Conversely, higher housing costs decrease the likelihood of homeownership. For example, our model shows that a one percent increase in the average price of a home decreased the likelihood of homeownership for young adults by 11 percent in 2016. And where that home is located matters a lot. Young adults living in metro areas – where employment opportunities and amenities abound—are 5 percent less likely to become homeowners compared to young adults living outside metro areas.
High housing costs account for about half of the gap in the homeownership rate between young adults in 2000 and 2016, and this significant role is likely to continue.
As expected, we find that unemployed young adults are less likely to become homeowners. But, interestingly, our findings suggest that self-employed young adults are 5 percent more likely to become homeowners than young adults employed for wages.
We also find race and ethnicity to be a determinant of homeownership. Non-Hispanic white young adults are more likely to become homeowners, while African American young adults are less likely to own a home. Nativity
is also an important predictor of homeownership. A foreign-born young adult is 11 percent less likely to become a homeowner compared to an otherwise similar young adult born in the United States, but the effect fades away as the number of years the foreign-born young adult has resided in the United States increases.
We also looked at the impact of homeownership among those young adults living in a multigenerational household. We find that young adults who have lived in a multigenerational household are 5 percent more likely to become a homeowner.2
1 We used household-level records from the U.S. Census Bureau’s 1-in-100 national random sample of the population from the Decennial Census (for the year 2000) and the American Community Survey (for 2016), made available through the Integrated Public Use Microdata Series (IPUMS). We included a variety of demographic and economic controls to model historical trends in young adult homeownership and to simulate future scenarios.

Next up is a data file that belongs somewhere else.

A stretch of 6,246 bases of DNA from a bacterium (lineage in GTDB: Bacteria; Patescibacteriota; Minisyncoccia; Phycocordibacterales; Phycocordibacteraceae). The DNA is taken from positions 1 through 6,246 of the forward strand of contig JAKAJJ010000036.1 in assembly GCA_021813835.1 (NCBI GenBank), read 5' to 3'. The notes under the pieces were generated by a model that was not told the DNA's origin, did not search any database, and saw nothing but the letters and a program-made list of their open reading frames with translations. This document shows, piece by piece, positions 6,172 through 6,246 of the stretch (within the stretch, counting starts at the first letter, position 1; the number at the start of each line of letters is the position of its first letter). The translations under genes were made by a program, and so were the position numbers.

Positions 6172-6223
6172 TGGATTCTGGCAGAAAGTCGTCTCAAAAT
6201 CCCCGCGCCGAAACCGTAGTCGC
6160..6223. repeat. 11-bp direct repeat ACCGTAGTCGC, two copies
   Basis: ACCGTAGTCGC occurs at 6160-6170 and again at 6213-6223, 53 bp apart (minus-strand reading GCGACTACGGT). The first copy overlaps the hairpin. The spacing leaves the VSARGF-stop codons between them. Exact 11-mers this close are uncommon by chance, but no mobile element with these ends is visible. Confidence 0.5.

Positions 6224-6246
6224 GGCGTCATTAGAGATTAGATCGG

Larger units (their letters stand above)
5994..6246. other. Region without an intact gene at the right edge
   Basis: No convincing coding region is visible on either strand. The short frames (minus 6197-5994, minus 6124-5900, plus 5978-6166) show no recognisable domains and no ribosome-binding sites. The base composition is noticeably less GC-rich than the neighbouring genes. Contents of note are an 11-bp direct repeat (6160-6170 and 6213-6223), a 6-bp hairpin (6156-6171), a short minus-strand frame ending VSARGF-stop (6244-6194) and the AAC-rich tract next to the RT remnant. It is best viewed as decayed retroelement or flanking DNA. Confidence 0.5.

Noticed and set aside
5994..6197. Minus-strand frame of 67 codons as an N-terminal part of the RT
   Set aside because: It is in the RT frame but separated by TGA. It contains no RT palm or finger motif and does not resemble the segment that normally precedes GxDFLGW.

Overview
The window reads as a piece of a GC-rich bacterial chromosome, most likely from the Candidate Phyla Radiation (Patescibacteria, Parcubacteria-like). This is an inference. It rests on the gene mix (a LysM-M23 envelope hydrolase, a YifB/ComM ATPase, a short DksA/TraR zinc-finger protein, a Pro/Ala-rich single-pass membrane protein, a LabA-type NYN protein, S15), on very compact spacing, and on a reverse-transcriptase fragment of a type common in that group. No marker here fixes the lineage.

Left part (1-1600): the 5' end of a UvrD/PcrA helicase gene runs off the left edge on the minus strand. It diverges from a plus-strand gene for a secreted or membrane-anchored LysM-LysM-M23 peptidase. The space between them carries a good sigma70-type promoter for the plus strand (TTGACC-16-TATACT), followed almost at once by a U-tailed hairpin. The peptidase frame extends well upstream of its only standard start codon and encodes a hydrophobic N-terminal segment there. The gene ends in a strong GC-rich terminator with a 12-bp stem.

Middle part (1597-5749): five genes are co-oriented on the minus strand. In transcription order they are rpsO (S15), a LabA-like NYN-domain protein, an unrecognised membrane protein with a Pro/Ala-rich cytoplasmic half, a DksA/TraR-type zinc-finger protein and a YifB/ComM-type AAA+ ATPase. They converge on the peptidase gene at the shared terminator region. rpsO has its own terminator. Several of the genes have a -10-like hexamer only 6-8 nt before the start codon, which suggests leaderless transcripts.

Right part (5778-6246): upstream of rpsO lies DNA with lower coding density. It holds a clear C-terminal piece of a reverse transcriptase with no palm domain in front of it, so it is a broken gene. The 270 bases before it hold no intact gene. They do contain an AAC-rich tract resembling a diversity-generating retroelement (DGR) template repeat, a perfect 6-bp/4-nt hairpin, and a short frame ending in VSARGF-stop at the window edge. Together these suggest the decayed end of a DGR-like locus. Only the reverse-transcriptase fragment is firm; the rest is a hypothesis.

2 Census Bureau defines multigenerational households as those containing three or more generations, and we used the same definition in our analysis.
Exhibit 2 ranks the contribution of these factors to the homeownership gap between young adults in 2000 versus 2016. Our analysis suggests that nearly 87 percent of the gap in the homeownership rate between young adults in 2000 and 2016 is explained by the factors discussed above.
Almost 50 percent of the gap is caused by high housing costs, as measured by average home prices and rents. To put this in perspective, around 700,000 young adults did not buy a home between 2000 and 2016 because of increases in inflation-adjusted home prices and rents (Exhibit 3).
Declining marriage and fertility rates among young adults are the second most important factor contributing to the gap in the young adult homeownership rate, keeping around 300,000 young adults from buying a home between 2000 and 2016. Young adults in 2016 are more racially diverse and are skewed younger than young adults in 2000, which added 12 percent, or 170,000 young adults, to the homeownership gap during this time period. The incomes of young adults have grown modestly since 2000, and fewer young adults are participating in the labor force; contributing to the decline in the homeownership rate. Increases in the number of young adults living in densely- populated metro areas, where housing is more expensive, also depressed the homeownership rate. Higher education levels of young adults in 2016 is the only factor that reduced the gap in the homeownership rate for young adults.
About 13 percent of the homeownership gap for young adults cannot be explained by differences in demographic variables, housing costs and other observable factors. This remaining portion of the gap may be due to unmeasured characteristics such as preferences, creditworthiness, borrowing constraints, disparity in financial wealth across groups and student debt.